Following President Ashraf Ghani’s late February peace offer to the Taliban, a series of major international conferences that consolidated support for a peace deal, and a wave of pro-peace demonstrations across Afghanistan crucial questions remain: What it will take to get the Taliban to join peace talks in earnest? What will a prospective peace agreement look like? How does the peace process affect the Afghan and international military campaign?
Power-sharing arrangements are often touted as a means to address conflict between two parties. But practitioners and policymakers alike agree that the foundation for such arrangements requires considerable strategy and planning, including articulating clear objectives and expectations. Under what conditions do power-sharing arrangements work? What are the key ingredients to help unity governments succeed? Do power-sharing arrangements build political trust by delivering to citizens?
This year marks the centennial of Georgia’s independence and the establishment of the First Republic in 1918 and the 10th year since the Russian invasion of Georgia in 2008. Please join the U.S. Institute of Peace, Embassy of Georgia and the Heritage Foundation for the Second Annual U.S.-Georgia Strategic Partnership Conference as renowned experts explore the current state of regional affairs, focusing on the geopolitical interests of the United States and Georgia.
Too often, peace processes only include dueling parties—leaving women; religious, indigenous, and ethnic groups; youth; and survivors of violence excluded from critical discussions that shape the future landscape of a country. Yet, sidelining their voices often results in a resurgence of conflict and fails to achieve comprehensive or sustainable peace.
The search for peace has become a central focus of Afghanistan policy in Washington and for Kabul. Afghan President Ashraf Ghani offered the Taliban constitutional reform and status as a legitimate political party in late February on the condition that the group makes peace. In recent months, the Taliban have also publicly offered talks with the U.S. and prominent Afghan powerbrokers, and high-profile peace demonstrations in conflict-torn Helmand province have spread across much of the country.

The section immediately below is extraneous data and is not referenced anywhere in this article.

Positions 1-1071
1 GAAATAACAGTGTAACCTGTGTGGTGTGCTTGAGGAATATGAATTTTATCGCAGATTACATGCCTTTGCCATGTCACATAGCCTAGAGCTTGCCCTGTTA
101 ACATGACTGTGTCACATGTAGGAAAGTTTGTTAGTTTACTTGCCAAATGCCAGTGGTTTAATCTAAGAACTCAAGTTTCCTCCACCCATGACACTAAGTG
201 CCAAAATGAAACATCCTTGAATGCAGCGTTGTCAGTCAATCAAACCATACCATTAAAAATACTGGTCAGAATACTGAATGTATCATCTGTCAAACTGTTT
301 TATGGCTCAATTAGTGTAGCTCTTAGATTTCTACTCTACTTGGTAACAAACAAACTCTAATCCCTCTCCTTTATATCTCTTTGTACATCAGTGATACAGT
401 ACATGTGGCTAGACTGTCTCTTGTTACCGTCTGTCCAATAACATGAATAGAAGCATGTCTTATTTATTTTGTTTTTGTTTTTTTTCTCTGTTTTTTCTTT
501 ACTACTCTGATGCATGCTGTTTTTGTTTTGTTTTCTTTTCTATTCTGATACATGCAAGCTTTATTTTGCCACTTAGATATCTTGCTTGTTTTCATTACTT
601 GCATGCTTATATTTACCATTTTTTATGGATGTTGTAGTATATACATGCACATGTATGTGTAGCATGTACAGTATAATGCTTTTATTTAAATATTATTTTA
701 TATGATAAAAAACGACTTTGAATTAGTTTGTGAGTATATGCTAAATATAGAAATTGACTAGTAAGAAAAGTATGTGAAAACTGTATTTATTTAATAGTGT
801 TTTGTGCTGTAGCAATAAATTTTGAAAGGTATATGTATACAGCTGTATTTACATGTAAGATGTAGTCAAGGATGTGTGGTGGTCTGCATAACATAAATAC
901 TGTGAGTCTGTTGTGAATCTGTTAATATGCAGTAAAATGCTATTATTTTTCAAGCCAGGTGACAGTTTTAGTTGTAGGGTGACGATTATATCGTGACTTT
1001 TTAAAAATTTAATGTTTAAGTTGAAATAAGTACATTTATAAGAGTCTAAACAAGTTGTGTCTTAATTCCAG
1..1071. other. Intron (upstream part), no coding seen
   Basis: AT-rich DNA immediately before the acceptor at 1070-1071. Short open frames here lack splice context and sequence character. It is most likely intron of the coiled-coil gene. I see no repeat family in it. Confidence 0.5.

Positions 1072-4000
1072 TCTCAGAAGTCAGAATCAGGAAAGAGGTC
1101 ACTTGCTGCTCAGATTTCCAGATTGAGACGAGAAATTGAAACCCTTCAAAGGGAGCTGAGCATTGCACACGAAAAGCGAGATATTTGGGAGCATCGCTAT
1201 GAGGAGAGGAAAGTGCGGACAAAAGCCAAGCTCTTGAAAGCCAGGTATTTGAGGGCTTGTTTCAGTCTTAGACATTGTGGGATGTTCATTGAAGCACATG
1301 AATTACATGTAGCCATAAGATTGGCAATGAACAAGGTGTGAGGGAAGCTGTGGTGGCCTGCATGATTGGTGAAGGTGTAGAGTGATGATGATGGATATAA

With the composition of Colombia’s next Congress set, jockeying and coalition-building among the main candidates is fully underway ahead of the May 27 presidential polls. The outcome will have important implications for the precarious implementation of the 2016 FARC peace accord, which has yet to tackle key political and agrarian reforms, and the next president will also have to chart a way forward for the dialogues with the ELN as talks in Quito race against the clock to design a new indefinite bilateral ceasefire and cement the parameters for public participation in future negotiations.
U.S. Administration and military leaders, senior Iraqi representatives, and regional experts explored one of the most complex and consequential conflicts of our time. This event included a keynote panel with Stephen J. Hadley, General Joseph L. Votel, Ambassador Mark Green and Brett McGurk. USIP and guest experts navigated the key themes and provided insight on the terrain ahead in Iraq and Syria.
USIP held an on-the-record presentation and discussion with Afghan National Security Adviser Mohammad Hanif Atmar, which was webcast live on Thursday, March 22nd from 10:30am to 11:30am. NSA Atmar discussed the security challenges in Afghanistan and the path to peace and the recording is available for viewing.
As Co-Chairs of the Tom Lantos Human Rights Commission, Rep. Randy Hultgren (R-IL) and Rep. James P. McGovern (D-MA) play a leading role in advancing international human rights in Congress. The two Members of Congress will draw on their experiences promoting human rights in authoritarian and violent, conflict-affected countries at USIP’s Inaugural Bipartisan Congressional Dialogue.
President Ghani’s announcement at last week’s Kabul Process Conference of a peace offer to the Taliban was a potential watershed in the Afghan peace process, and arguably the most forward-leaning plan for peace with the Taliban the Afghan government has ever put forward.